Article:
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Rosen's mailbag - Dec. 2, 2015

by Dan Rosen

Here is the Dec. 2 edition of Dan Rosen's weekly mailbag, which will run every Wednesday in the Over the Boards blog during the 2015-16 NHL season. If you have a question, tweet it to @drosennhl and use #OvertheBoards.

Let's get to it:

How do you see the goaltending moving forward for the Toronto Maple Leafs? Is Jonathan Bernier going to be traded? -- @LisaTashjian

[Editor's note: After the mailbag was posted, the Maple Leafs assigned Bernier to the Toronto Marlies of the American Hockey League for a conditioning stint.]

I think Bernier will be good the next time he plays, and it will start a streak of quality starts for him. He's just too good of a goaltender to be as bad as he has been this season. He needs to be smarter. He needs to be more focused. But I wonder if seeing the success of Garret Sparks on Monday will, sorry for the pun here, spark something inside of Bernier to be better.

However, the Maple Leafs have two big problems with Bernier right now:

1. He has been downright awful, so even if they wanted to trade him now, his value is shot. He needs to play and be better when he does for it to even be a consideration. No general manager would be willing to part with valuable assets for Bernier right now.

2. Coach Mike Babcock doesn't trust Bernier now, so it's a battle in his mind to even consider playing him. It might be obvious to you and me that the Maple Leafs are not ready for prime time yet, but Babcock can't coach or think that way. He wants to win games. He's never been a losing coach. He also doesn't feel Bernier can win games right now. And he's right. That's a big problem. Bigger if you have any desire to trade Bernier.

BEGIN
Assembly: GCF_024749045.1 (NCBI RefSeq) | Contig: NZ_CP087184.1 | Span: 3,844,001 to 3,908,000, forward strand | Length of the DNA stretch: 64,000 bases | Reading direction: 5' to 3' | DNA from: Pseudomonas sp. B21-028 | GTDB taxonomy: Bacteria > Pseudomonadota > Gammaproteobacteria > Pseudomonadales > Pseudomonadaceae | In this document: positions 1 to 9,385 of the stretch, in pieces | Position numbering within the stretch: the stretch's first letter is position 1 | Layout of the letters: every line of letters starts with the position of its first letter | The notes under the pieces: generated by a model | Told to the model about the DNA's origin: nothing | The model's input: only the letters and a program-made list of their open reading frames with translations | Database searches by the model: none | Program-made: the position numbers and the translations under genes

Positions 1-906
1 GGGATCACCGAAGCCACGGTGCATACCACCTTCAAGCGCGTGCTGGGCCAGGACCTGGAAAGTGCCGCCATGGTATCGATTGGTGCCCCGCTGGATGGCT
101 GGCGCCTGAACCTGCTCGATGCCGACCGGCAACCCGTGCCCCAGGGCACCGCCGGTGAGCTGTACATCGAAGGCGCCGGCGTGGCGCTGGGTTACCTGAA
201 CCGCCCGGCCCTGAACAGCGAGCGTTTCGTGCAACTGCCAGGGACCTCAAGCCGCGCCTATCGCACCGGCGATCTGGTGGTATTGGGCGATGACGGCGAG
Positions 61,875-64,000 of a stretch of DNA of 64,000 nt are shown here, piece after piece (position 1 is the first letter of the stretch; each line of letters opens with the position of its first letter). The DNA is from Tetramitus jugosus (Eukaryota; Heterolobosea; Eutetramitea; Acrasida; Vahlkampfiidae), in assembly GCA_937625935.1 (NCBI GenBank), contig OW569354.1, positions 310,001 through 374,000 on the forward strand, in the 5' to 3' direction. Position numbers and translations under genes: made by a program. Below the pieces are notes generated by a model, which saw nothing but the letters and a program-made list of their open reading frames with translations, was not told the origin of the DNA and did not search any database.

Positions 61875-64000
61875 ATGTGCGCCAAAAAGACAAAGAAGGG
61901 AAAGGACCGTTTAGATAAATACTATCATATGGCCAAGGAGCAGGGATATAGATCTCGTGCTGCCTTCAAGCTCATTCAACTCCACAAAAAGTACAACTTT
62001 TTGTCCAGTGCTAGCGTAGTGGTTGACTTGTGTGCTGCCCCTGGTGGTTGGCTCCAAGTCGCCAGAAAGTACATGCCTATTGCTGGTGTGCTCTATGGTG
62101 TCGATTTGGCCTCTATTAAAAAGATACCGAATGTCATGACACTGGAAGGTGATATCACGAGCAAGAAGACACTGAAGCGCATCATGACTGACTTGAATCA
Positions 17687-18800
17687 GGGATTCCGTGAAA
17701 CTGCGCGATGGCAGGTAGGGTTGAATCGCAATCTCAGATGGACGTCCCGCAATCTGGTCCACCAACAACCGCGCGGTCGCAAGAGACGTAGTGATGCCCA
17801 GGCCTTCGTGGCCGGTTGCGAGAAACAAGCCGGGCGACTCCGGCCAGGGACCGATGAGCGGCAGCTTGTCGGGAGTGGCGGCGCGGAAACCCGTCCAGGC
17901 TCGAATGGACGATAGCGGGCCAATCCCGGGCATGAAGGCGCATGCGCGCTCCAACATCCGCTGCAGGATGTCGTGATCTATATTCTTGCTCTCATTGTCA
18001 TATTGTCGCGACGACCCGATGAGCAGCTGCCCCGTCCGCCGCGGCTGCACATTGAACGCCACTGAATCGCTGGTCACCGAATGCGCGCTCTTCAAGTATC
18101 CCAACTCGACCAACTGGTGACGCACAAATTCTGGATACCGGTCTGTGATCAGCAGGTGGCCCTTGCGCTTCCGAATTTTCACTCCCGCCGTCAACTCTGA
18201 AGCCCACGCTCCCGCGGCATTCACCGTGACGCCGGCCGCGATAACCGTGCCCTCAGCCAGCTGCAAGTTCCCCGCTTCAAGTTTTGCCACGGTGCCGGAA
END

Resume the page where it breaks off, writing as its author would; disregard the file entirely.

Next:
So, even though he's injured, James Reimer is the No. 1 in Toronto for now, a position he has earned with his play this season. But he can be an unrestricted free agent at the end of the season, and I don't know if you'll find anyone anywhere across the NHL that can say with any certainty that Reimer can be a solid No. 1 for the Maple Leafs going forward. Then again, how would we know unless he was given a chance? That would be a mighty big gamble by the Maple Leafs, who already have money invested in Bernier through next season.

It would be good for Toronto if it had another season of Reimer and Bernier to really figure this thing out, but Reimer isn't going to accept a one-year contract, nor should he.

That's why Bernier has to be good. Bernier has to solve this problem for the Maple Leafs. He needs a chance, and then he needs to do it. My opinion is that he will.

Are the Pittsburgh Penguins just truly mediocre? Will they pick it up along with Sidney Crosby or just sit where they are? -- @whoopoi

Crosby's struggles through the first quarter of the season shocked me, but overall I'm not surprised that the Penguins are battling for third in the Metropolitan Division with the New York Islanders, behind the New York Rangers and Washington Capitals. That's where I felt they would be all season. I picked them to finish third in the division. They're not as deep as the Rangers or Capitals, particularly on the back end. Their goaltending, while strong with Marc-Andre Fleury, isn't better than the Rangers' with Henrik Lundqvist or the Capitals' with Braden Holtby.

That said, I do think the Penguins should be more dynamic than they have been when you consider they can roll out players like Crosby, Evgeni Malkin and Phil Kessel. Malkin has been fantastic of late, and Crosby is picking it up, but they are lacking in top-six wings behind Kessel and probably Patric Hornqvist. David Perron, Beau Bennett, Chris Kunitz and Pascal Dupuis are more swing guys than anything, meaning at times they look like they belong in the top six and at other times they should be on the fourth line or in the press box. The swing is too great and it leads to inconsistency.

As for the defense, behind Kris Letang, the Penguins just don't have enough offensive punch. Olli Maatta needs to stay healthy before he proves he can replicate what he did as a rookie two seasons ago. They don't have anyone else to rely on there. It's a problem.

To sum it up, I don't think they're mediocre because I reserve that for teams on the wrong side of the playoff bubble. But they're not as good as the Capitals or Rangers and they're maybe slightly better than the Islanders, although that's debatable.

How do the Montreal Canadiens withstand the injuries to Carey Price and Brendan Gallagher? -- @SubbansLostBro